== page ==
Waheed Murad could easily have been termed ‘man of many talents’ but his talents weren’t fully utilized. After producing films, writing a couple, and acting in many, he ventured into direction and came up with a movie that was way ahead of its time. Through Ishara, he not only introduced Talat Hussain to the world of cinema but also paid tribute to Buster Keaton’s iconic act where he appeared in different getups in one frame, all playing a musical instrument. In the Pakistani version, it was comedy king Lehri replicating the feat with Ahmed Rushdi providing the playback to Itne Bade Jahaan Main song. Also, the movie’s climax was more into the Hollywood territory than local because, in that iconic scene, the hero and heroine reunited in a plane that was all set for a takeoff, and their dialogues were inaudible.

Waheed Murad,
the accidental singer

Don’t be surprised to see Waheed Murad’s name mentioned alongside that of Ahmed Rushdi and Mehdi Hassan in the credits of a film because he actually did playback singing in two films. One was in his directorial venture Ishara (1969) and the other in his production Samandar (1968). In the former, he and Deeba Begum were supposed to film a song that would have been sung ideally by either Ahmed Rushdi or Mala Begum. But instead, Waheed Murad and his leading lady took on the task, as the song was supposed to be a conversation-style duet. The song ‘Jaise Taise Beet Gaya Din was composed by Sohail Rana and is available on YouTube, and if you watch it today, you wouldn’t believe that something like that was done fifty years back. The second time he did that was when he sang the tragic/nostalgic version of Ahmed Rushdi’s hit number ‘Saathi Tera Mera Saathi Hai (yes, it was a film song before it became a political anthem) in the same film.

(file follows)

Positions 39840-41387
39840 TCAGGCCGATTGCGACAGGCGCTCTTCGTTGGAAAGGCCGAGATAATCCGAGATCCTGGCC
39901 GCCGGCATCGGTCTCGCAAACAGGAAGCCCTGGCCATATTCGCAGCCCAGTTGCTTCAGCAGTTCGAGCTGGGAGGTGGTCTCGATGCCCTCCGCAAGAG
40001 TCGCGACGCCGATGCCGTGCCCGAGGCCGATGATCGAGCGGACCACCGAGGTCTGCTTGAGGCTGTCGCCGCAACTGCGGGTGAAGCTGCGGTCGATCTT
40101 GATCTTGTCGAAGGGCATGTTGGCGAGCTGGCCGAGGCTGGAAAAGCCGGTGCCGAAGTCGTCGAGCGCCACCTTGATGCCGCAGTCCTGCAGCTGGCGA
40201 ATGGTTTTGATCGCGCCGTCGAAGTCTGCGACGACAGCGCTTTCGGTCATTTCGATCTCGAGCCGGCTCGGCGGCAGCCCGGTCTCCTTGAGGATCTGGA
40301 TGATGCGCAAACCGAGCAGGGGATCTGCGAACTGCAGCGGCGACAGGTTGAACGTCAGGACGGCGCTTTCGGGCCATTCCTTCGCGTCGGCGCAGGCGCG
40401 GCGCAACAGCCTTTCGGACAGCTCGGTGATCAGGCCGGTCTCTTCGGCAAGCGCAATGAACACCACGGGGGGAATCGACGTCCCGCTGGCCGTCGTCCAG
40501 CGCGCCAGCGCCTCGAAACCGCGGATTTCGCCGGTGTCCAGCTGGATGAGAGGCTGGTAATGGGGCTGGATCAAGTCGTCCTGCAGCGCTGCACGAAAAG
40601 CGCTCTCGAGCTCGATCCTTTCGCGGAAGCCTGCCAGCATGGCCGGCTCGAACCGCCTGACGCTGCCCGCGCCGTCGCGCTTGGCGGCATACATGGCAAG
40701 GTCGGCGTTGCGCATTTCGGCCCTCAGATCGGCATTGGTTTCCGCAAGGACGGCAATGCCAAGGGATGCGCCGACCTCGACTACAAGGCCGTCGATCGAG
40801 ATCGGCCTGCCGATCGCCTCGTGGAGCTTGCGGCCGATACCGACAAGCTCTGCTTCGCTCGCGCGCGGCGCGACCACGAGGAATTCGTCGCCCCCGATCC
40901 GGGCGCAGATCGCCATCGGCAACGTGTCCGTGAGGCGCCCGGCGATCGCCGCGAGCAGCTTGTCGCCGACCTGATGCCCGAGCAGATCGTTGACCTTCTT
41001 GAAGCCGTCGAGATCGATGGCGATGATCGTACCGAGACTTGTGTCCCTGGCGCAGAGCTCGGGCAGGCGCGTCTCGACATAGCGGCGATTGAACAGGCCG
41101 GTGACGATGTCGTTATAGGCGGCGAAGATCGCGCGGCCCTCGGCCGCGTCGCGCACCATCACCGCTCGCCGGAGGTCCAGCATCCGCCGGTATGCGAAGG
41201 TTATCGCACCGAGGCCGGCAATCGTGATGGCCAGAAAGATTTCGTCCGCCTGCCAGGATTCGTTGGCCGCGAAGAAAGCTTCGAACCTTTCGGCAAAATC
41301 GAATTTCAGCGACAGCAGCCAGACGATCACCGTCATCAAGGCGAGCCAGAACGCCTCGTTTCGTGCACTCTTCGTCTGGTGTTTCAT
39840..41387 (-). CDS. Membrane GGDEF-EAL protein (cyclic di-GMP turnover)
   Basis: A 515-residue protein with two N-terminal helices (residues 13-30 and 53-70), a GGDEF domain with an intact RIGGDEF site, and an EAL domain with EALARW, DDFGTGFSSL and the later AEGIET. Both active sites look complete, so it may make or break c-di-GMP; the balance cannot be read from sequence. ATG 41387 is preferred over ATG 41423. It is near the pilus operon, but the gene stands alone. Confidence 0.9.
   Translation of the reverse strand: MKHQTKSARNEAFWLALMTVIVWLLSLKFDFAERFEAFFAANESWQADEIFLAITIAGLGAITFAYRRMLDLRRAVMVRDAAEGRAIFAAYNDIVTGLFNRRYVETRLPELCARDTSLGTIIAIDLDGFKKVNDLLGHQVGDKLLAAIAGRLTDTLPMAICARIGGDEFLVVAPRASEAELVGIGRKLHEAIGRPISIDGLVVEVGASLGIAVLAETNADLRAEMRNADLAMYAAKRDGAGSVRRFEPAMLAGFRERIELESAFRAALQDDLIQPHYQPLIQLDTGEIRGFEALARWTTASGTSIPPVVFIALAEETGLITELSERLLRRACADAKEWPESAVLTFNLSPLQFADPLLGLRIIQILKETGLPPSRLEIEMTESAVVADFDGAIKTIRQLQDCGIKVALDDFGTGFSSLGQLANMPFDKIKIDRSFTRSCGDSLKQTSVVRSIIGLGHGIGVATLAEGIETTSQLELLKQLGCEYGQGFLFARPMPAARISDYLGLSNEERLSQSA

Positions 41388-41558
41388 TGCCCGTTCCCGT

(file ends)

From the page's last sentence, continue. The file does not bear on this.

That’s quite a legacy to leave behind, which is precisely why Waheed Murad is unforgettable.


Omair Alavi is a broadcast journalist who can be contacted at [email protected]

The Different Avatars of Waheed Murad